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The Three-Body Problem Paperback – January 12, 2016
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Mass Market Paperback
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"Wildly imaginative, really interesting." ―President Barack Obama on the Three-Body Problem trilogy
“A breakthrough book . . . a unique blend of scientific and philosophical speculation, politics and history, conspiracy theory and cosmology.” ―George R. R. Martin, on The Three Body Problem
“Extraordinary.” ―The New Yorker, on The Three Body Problem
“Remarkable, revelatory and not to be missed.” ―Kirkus Reviews, starred review, on The Three Body Problem
"A must-read in any language.” ―Booklist, on The Three Body Problem
"A meditation on technology, progress, morality, extinction, and knowledge that doubles as a cosmos-in-the-balance thriller.... a testament to just how far [Liu's] own towering imagination has taken him: Far beyond the borders of his country, and forever into the canon of science fiction. - NPR, on Death's End
"The best kind of science fiction, familiar but strange all at the same time." -- Kim Stanley Robinson, on The Three Body Problem
About the Author
CIXIN LIU is the most prolific and popular science fiction writer in the People's Republic of China. Liu is avwinner of the Hugo Award, an eight-time winner of the Galaxy Award (the Chinese Hugo), and a winner of the Chinese Nebula Award.
KEN LIU (translator) is a writer, lawyer, and computer programmer. His short story "The Paper Menagerie" was the first work of fiction ever to sweep the Nebula, Hugo, and World Fantasy Awards. He has written two novels (The Grace of Kings and The Wall of Storms) and edited and translated the Chinese science fiction anthology Invisible Planets.
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This series well and truly "blew my mind away". This isn't a page0-turning space opera adventure kind of story. The story is interesting and good, and there is most definitely some drama and entertainment - and the writing is excellent (translation to English is superb). But the main thing for me about this series is that it educated me about physics and really made me look at EVERYTHING through a new lens. The ideas in this book I had never encountered before - and I am a voracious reader. I found this series to be totally original and mind-blowing. There were time where I simply needed to put it down after reading only a short time, in order to simply ponder the ideas presented. I've never had quite an experience like this with a book.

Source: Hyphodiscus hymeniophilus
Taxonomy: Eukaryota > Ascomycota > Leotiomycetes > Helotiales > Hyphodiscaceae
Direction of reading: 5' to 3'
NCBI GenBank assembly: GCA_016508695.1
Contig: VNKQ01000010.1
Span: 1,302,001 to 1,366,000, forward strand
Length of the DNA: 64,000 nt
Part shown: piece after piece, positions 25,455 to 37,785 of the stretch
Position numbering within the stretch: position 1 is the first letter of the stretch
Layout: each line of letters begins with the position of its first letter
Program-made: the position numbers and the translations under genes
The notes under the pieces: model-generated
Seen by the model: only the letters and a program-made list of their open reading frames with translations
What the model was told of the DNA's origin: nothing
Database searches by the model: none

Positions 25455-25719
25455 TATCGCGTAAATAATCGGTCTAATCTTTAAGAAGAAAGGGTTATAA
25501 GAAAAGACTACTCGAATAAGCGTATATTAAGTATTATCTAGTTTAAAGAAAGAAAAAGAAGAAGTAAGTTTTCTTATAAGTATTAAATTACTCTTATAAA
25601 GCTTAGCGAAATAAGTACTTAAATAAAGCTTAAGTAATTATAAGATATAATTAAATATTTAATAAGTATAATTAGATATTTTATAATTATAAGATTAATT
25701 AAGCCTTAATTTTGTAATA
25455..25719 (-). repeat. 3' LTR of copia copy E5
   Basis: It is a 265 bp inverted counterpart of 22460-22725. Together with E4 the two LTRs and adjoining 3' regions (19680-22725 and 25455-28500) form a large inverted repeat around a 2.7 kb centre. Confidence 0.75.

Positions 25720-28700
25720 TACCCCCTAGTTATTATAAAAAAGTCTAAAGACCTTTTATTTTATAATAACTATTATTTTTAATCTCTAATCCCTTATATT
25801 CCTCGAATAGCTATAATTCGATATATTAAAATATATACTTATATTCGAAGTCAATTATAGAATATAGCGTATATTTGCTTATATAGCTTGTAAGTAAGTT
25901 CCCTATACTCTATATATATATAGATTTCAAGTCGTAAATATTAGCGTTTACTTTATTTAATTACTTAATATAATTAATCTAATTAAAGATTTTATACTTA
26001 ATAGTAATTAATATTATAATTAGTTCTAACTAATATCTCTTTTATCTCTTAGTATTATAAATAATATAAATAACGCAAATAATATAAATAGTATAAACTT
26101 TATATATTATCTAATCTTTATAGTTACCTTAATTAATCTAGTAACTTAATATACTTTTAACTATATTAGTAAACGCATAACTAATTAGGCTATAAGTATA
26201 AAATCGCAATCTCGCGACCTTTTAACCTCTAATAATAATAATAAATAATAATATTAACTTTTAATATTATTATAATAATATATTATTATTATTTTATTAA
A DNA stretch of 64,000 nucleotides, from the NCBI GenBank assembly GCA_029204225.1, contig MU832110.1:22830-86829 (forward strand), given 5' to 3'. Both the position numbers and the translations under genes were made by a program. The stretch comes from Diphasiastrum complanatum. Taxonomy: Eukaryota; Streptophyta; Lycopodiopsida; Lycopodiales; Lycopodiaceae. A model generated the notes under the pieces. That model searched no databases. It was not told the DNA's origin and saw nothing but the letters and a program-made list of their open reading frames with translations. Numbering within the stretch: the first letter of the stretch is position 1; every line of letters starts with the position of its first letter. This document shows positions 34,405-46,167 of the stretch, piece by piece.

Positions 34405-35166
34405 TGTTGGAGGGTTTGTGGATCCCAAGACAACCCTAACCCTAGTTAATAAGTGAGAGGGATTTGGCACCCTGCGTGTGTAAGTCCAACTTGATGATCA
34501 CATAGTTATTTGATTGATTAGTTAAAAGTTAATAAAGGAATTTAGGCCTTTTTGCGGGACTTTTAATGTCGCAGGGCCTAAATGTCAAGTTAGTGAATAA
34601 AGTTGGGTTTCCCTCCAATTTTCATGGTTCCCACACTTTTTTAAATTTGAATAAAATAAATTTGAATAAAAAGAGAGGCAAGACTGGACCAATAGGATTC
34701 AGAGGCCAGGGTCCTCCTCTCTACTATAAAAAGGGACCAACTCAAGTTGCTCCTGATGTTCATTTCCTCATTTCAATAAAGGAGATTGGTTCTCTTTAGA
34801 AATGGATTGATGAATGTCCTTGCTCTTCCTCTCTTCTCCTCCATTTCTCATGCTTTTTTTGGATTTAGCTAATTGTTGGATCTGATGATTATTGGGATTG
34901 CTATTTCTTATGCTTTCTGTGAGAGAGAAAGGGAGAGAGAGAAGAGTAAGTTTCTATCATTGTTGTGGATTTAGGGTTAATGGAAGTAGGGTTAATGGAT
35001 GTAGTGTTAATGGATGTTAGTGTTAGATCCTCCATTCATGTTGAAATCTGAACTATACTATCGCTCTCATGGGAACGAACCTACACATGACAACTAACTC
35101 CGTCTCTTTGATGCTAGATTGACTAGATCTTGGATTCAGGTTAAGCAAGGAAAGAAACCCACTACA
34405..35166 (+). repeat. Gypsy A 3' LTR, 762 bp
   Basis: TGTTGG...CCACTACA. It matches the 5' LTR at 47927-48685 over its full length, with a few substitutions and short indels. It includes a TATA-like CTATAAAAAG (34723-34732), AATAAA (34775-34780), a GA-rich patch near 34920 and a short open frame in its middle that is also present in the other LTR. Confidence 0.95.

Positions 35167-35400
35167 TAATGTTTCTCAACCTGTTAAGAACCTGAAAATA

Highly recommend this series. And, make sure you read all three, because each one is better than the last. The last book of the series was my favorite and just absolutely melted my brain. I mean, to the degree where I am questioning my own reality. Yes, it is that good. Really, a mind and perception altering experience.
It turns out the book they think unworthy is incredible. And ironically their ideological pogrom fits perfectly within the book!
You want big ideas? It's there and there again.
You want something different? I've never read anything like it before. This is so not a colonial dudes-rule-everything universe.
You want to learn something? You will. Not only about science and human nature, but of an era probably only someone from China can communicate fully. It's fascinating.
You want big scary aliens? You got 'em.
You want high table stakes? How about the future of humanity?
You want that unsettled feeling you get when you both deeply disagree and agree with an idea? Oh yes, that little knife twist is there.
You want great writing? I'd say the writing is good, with many moments of greatness. In particular the beginning prose really pops. Then the writing moves the story along nicely with brief forrays back into lusciousness.
A worthy winner in my estimation. It's a great story well told. And that's what it's all about.
I also put the series down in the middle of the second book when I realized that there was not a single female character left that was a significant part of the narrative. But, I came back to it eventually, and I'm so glad I did. As it turns out, the 3rd book is largely from a feminine point of view, and thinking back, I'm pretty sure that Cixin was intentionally emphasizing a masculine point of view in the second book.
Otherwise, the incredible scope of this book and the sheer audacity of even trying to tell this the story Cixin tells is breathtaking. It even has the quality of a fairy tale, but not a modern Disney version, more like the old dark folk tales of the past. Cixin waxes and wanes from optimism and despair, destruction and renewal and yin and yang throughout. As with life, there is no fairy tale ending, the story just ends when it ends.
I'm going to be thinking about this story for many years to come.